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H1N1, Climate Change, & The Browning of Suburbs

New America Now, Audio, Posted: Oct 30, 2009


New America Now:

    Odette Keeley talks to:

    Two days after President Obama declared the H1N1 flu outbreak a national emergency, officials from the Centers for Disease Control and Prevention met with ethnic media reporters in San Francisco. The CDC is aware that as trusted news sources in their communities, ethnic media reporting on the importance of the flu vaccine could be very persuasive. The officials also adressed some fears about the H1N1 flu vaccine. But Isabel Gutierrez of Hecho en California or Made in California radio show says many in her audience are more afraid about going to the clinic than getting the flu shot;
    and, Recently, on a San Francisco bus, a small disagreement blew up into a brawl between an African-American woman and a Chinese woman. This could have easily been just another videotaped fight that became a web sensation. But it hit home for local community advocates who see it as an opportunity to improve race relations and media coverage of such conflicts. Vivian Po, media monitor for New America Media describes how the Chinese media reported on the fight between the women.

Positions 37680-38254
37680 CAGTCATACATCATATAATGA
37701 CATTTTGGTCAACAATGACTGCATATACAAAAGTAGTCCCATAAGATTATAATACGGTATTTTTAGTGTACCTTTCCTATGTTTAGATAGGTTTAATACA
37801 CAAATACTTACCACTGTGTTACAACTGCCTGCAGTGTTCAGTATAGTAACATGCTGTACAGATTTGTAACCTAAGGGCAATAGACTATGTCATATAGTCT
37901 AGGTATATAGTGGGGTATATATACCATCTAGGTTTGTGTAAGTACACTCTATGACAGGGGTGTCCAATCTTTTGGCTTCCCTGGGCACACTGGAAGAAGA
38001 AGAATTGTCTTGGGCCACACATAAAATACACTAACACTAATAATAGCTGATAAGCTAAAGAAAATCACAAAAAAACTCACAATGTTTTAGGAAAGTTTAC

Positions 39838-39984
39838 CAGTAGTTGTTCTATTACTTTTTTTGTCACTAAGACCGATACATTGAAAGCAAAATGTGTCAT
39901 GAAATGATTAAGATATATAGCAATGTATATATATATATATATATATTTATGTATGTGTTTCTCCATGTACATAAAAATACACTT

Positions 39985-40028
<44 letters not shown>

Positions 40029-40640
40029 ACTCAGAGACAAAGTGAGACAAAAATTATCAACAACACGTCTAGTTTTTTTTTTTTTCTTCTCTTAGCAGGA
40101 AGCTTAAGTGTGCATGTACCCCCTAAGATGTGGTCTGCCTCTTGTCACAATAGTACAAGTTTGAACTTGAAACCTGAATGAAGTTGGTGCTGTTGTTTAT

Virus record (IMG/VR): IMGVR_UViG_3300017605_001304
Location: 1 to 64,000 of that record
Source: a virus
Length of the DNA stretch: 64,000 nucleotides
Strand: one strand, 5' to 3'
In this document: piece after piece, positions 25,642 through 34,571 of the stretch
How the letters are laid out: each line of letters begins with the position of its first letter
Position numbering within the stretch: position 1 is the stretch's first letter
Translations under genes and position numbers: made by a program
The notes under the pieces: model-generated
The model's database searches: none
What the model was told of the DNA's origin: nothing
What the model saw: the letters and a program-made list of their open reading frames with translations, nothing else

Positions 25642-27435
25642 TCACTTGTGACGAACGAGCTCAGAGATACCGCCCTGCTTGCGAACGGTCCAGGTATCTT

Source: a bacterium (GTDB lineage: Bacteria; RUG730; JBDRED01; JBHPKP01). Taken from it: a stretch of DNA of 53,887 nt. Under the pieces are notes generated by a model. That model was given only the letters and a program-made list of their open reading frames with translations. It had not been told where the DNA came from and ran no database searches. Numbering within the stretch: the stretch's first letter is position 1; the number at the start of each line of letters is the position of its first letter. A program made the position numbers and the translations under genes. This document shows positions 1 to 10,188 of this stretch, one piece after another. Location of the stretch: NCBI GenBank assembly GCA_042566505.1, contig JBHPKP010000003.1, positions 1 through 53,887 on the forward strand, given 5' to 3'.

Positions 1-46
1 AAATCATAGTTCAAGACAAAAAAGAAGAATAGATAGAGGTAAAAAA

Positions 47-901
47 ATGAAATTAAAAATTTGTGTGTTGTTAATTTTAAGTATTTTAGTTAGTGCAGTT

Sandip Roy talks to:

    President Obama says the stimulus has been the largest investment in clean energy in history. U.S. legislation about climate change is now in committee in the House and the Senate, and it will be a central piece in a discussion next week when the United Nations Framework Convention on Climate Change opens in Barcelona. Greenpeace is calling on world leaders to create a global forest fund at the Climate Change Conference in Copenhagen. Rolf Skar from Greenpeace discusses sub-national forest offsets and what this means for deforestation.
    The full Greenpeace report on the effort to reduce emissions from deforestation and degradation (REDD) is available here.


    Imagine a tidy suburban world where an English gentleman and his Indian wife raise their triplets in relative peace and quiet. Now imagine the Indian wife talking to portraits of dead relatives. Wickedly funny and darkly observant, The Prayer Room is the debut novel from Shanthi Sekaran.
    Shanthi has a number of upcoming readings in the bay area. Click here for details.


    Edwin Okong'o talks to:

    The family of Lac Su fled Vietnam for Hong Kong, finally resettling in Hollywood, California. How does one five year old boy win the love and approval of a violent father? Lac Su, author of I Love Yous Are For White People , explains how his experience of familial love is typical of many Asian families.


    New America Now is now available as a podcast through KALW and National Public Radio, so you can listen to the show on your MP3 player. Click here to subscribe.

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